Originally published on Eleusis, n. 2, pp. 14-20, 1995
1855: Ernst von Bibra; 1860: Mordecai Cooke; 1924: Lewis Lewin. These are some of the dates and of the scholars pioneers in the modern multidisciplinary science of psychopharmacology, or, in other words, in the study of drugs and of the universal human behaviour of "taking drugs".
Nevertheless, the origins of the Western science of psychopharmacology, dating back to the nineteenth century, could still be to be discovered, at least partly, considering the "oblivion" to which the Italian Paolo Mantegazza has been consigned so far. One feels the urge to wonder how many other pioneers of such a stature were neglected only because they spoke and wrote in languages different from those of the present scholars of the history of modern psychopharmacology.
The date of his main work on drugs, 1200 pages, Quadri della natura umana. Feste ed ebbrezze ("Pictures of human nature. Feasts and inebriations"), printed in Milan in 1871, and the quantity and the quality of his studies in this field induce to consider Mantegazza as the Italian pioneer, as well as one of the European pioneers of modern psychopharmacology. After having examined some chapters of the Quadri, Albert Hofmann commented as follows: « It is really strange that the very important work by Paolo Mantegazza did not receive the deserved attention in the English and German books on the "hallucinogens"» (Hoffmann, 1995). I intend to present here, in preliminary form, this extraordinary personage of the last century, his interests and his studies on psychoactive compounds and on the states of consciousness resulting from their use.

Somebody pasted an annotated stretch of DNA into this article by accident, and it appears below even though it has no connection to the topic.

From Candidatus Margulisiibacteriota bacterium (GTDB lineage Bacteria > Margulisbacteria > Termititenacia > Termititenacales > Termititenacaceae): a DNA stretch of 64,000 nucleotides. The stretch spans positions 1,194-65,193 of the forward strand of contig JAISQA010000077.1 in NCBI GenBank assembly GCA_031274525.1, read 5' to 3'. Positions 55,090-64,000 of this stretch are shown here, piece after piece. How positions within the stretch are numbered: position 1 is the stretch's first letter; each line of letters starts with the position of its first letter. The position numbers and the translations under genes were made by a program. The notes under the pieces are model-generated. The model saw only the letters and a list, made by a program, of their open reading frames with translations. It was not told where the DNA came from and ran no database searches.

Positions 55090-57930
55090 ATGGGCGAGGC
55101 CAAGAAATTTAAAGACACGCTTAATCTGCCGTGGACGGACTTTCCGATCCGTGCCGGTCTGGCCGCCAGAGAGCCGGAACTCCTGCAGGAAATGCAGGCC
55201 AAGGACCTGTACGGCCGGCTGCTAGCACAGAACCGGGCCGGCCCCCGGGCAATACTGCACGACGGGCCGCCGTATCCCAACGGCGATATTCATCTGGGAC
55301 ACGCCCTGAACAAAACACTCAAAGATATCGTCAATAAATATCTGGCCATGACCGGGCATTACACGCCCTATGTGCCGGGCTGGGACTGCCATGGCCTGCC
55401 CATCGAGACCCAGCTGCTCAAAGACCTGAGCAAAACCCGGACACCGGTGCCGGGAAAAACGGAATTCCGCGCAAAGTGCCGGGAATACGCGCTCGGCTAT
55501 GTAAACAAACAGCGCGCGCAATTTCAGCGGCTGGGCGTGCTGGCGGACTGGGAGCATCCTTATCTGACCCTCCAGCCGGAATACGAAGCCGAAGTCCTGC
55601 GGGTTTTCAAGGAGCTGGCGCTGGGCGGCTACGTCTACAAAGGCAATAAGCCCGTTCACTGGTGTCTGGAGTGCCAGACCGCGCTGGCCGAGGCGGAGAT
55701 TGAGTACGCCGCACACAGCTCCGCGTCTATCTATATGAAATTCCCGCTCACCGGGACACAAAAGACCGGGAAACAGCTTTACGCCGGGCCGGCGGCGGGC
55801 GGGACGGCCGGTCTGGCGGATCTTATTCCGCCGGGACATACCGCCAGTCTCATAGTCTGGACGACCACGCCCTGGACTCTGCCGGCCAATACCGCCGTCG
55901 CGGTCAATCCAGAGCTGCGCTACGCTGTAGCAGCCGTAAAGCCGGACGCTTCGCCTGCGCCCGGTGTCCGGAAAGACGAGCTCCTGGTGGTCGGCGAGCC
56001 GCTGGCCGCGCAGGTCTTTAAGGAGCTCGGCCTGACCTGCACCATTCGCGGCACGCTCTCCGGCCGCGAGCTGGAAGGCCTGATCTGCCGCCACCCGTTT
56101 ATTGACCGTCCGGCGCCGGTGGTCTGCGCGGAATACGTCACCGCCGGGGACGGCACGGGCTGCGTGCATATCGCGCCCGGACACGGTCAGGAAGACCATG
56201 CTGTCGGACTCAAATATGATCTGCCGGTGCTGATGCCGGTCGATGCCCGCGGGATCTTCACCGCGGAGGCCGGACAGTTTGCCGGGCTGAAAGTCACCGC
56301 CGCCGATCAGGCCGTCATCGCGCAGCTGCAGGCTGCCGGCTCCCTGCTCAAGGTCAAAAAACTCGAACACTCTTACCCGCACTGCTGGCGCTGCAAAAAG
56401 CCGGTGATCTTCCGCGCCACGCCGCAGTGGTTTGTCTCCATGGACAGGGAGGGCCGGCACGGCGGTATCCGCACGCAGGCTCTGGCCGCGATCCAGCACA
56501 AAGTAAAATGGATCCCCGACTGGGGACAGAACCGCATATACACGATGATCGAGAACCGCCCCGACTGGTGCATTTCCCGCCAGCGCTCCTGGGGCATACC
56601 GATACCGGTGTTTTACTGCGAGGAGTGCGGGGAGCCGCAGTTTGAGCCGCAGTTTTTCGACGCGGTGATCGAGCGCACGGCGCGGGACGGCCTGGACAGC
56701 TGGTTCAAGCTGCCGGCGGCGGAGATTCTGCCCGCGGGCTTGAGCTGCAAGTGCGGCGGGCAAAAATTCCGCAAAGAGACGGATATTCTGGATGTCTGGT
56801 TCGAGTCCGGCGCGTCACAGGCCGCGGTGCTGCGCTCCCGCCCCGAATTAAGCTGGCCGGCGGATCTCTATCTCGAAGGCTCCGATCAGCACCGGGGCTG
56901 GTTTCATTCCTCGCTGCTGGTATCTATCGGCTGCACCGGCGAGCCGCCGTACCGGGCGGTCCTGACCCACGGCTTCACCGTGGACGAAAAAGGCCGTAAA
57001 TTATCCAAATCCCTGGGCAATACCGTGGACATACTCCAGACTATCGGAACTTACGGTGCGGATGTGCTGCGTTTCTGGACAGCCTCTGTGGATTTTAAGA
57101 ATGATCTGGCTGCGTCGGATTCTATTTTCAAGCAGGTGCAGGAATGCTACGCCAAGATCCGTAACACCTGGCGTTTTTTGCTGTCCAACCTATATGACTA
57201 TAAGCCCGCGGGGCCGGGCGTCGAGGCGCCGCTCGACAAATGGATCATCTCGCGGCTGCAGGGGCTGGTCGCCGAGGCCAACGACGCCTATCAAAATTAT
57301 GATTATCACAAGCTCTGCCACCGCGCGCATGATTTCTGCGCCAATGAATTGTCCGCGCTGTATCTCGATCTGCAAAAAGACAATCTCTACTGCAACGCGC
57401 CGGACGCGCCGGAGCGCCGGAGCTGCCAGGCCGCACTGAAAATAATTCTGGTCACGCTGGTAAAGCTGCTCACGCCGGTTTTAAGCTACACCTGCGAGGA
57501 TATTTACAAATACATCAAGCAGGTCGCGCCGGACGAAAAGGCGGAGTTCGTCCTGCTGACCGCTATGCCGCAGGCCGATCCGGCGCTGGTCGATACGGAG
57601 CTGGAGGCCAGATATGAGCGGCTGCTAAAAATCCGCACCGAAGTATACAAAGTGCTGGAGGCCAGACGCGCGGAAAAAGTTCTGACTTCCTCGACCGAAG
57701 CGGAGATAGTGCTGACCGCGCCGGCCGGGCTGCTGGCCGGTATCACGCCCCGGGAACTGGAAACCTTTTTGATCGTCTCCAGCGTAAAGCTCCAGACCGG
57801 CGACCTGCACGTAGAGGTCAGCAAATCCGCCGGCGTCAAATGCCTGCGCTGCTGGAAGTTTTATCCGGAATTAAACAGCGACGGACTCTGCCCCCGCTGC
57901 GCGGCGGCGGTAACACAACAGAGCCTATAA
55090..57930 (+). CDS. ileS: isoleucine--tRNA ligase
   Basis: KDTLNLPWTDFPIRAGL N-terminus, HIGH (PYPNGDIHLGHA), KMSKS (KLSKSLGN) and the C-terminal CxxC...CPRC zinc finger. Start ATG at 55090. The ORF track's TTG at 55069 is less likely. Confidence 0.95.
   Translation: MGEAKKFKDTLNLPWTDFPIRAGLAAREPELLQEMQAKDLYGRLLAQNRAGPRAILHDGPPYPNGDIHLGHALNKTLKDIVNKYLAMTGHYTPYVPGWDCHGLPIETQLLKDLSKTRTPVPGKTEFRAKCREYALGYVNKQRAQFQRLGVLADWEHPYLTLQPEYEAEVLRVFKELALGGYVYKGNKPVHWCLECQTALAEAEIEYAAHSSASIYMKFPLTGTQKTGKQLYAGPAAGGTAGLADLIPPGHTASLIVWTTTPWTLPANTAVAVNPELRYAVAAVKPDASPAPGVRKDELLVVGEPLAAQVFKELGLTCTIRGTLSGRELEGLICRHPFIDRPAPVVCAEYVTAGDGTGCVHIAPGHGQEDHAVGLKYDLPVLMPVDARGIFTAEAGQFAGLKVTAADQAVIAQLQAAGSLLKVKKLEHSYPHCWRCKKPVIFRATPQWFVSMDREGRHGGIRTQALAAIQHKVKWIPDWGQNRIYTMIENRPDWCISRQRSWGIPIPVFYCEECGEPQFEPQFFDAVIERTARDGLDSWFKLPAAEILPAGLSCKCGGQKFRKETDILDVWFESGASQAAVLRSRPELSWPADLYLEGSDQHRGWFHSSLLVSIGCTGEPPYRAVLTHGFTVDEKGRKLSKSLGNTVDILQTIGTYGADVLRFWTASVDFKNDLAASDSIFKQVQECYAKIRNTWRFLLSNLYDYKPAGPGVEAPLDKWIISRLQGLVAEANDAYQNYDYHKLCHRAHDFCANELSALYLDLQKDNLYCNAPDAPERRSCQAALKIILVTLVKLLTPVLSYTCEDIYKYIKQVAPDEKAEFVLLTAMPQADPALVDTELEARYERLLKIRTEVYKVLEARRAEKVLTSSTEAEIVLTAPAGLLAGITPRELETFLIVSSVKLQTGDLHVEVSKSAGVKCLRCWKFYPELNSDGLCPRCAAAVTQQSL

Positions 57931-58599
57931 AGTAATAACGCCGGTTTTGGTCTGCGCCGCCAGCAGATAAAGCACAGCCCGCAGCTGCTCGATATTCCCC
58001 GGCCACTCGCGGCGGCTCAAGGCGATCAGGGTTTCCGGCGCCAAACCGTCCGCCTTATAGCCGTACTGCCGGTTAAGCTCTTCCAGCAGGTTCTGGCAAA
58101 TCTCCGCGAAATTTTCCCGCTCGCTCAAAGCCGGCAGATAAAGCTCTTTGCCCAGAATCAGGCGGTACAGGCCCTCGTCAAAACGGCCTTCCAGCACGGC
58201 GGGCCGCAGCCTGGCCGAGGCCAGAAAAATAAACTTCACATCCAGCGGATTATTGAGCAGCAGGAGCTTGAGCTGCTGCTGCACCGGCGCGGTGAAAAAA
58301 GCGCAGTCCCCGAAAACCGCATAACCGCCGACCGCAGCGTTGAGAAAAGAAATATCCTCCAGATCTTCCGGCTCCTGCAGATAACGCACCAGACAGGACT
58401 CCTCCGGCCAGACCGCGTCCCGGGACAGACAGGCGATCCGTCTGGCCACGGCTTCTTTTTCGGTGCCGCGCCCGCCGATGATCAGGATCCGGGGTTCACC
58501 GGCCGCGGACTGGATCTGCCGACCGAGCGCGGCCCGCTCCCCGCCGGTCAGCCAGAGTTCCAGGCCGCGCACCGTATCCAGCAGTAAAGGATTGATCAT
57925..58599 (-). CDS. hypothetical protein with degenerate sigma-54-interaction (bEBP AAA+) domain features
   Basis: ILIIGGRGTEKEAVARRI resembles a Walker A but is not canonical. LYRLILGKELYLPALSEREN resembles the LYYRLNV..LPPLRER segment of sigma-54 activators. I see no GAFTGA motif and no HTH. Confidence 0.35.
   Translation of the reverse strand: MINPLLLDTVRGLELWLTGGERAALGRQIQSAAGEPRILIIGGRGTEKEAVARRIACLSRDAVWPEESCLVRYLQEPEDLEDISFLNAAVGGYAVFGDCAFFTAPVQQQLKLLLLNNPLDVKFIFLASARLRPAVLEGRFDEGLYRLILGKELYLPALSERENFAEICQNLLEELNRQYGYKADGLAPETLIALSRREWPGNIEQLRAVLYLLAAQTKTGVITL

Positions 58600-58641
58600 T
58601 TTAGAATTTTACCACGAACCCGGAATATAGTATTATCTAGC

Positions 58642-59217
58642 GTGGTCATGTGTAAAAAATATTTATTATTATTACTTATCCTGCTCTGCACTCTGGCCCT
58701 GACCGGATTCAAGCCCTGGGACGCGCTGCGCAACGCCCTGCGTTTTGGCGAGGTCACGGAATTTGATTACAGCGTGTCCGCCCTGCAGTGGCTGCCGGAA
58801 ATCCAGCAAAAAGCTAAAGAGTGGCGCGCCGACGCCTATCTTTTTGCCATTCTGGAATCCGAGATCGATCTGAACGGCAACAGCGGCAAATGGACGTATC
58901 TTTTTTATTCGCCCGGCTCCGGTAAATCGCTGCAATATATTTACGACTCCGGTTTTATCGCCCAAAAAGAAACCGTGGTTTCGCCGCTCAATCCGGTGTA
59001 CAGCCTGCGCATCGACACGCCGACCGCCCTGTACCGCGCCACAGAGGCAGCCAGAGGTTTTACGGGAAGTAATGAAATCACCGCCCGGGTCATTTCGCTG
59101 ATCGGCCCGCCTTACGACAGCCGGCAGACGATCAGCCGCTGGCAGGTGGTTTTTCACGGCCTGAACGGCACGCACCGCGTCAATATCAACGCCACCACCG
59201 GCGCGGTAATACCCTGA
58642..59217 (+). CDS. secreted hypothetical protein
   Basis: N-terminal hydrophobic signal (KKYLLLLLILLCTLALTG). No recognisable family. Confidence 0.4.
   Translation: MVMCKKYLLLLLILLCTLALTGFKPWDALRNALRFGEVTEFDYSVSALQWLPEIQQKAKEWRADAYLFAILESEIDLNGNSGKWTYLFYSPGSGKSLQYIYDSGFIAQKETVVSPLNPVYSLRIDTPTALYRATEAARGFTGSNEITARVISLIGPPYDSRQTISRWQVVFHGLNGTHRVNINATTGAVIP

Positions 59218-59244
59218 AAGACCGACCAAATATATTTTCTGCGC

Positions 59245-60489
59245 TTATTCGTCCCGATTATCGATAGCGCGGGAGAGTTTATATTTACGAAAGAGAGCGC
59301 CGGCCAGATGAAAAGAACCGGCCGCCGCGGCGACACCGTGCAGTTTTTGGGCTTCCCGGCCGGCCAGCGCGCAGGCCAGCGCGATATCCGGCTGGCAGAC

Mantegazza is well-known among those interested in cocaine. In all texts dealing with the history of cocaine he is recognized to be the author who in the nineteenth century raised the Western interest in this drug, by means of his never-to-be-forgotten writing Sulle virtł igieniche e medicinali della coca e sugli alimenti nervosi in generale ("On the hygienic and medicinal properties of coca and on nervine nourishment in general") of 1858, which won a prize and caused a great sensation both in Italy and abroad. However his name was relegated almost exclusively to the subject of cocaine, whereas his interests in drugs was much wider, prompted by reasons and aims of a wider range.
Mantegazza was interested in all drugs, and in 1859 proposed a classification of significant historical consequence for it precedes by more than 60 years that propounded by Lewis Lewin in his Phantastika of 1924.
Eccentric and hyperproductive personage, Mantegazza was interested in the most different topics of different scientific disciplines, and wrote a great number of books and articles concerning physical anthropology, ethnology, medicine, hygiene, sexuality, but also the legends of flowers, "the art of being happy", and the "glory and joy of labour". Among the physiological studies, I mention his books Fisiologia del piacere ("Physiology of pleasure") (1877), Fisiologia del dolore ("Physiology of pain") (1880) and Le estasi umane -Human ecstasies (1887), masterpieces of the new-born sciences of neurophysiology and physiology of "nervous" states, i.e. of the states of consciousness and ecstatic states. These are sciences for which Mantegazza played a pioneering role in Italy which is still to be completely evaluated. In the Fisiologia del piacere, as well as in Quadri, the author shows an uncommon experience of the human states of mind and "inebriations". The author himself made a "wise and copious" (these are his own words) use of drugs, in particular cocaine to a ripe old age. He was for the replacement of tobacco with coca, as he thought the latter a healthier pleasure: "Become a coquero; the air which you make unhealthy for you and uncomfortable for other people will again be pure and if you choose good quality coca, you will see that a pinch of sleeves chewing softly, is as good as some cigars and will warm your heart inside and outside" (rep. in Every Body, 1876:210).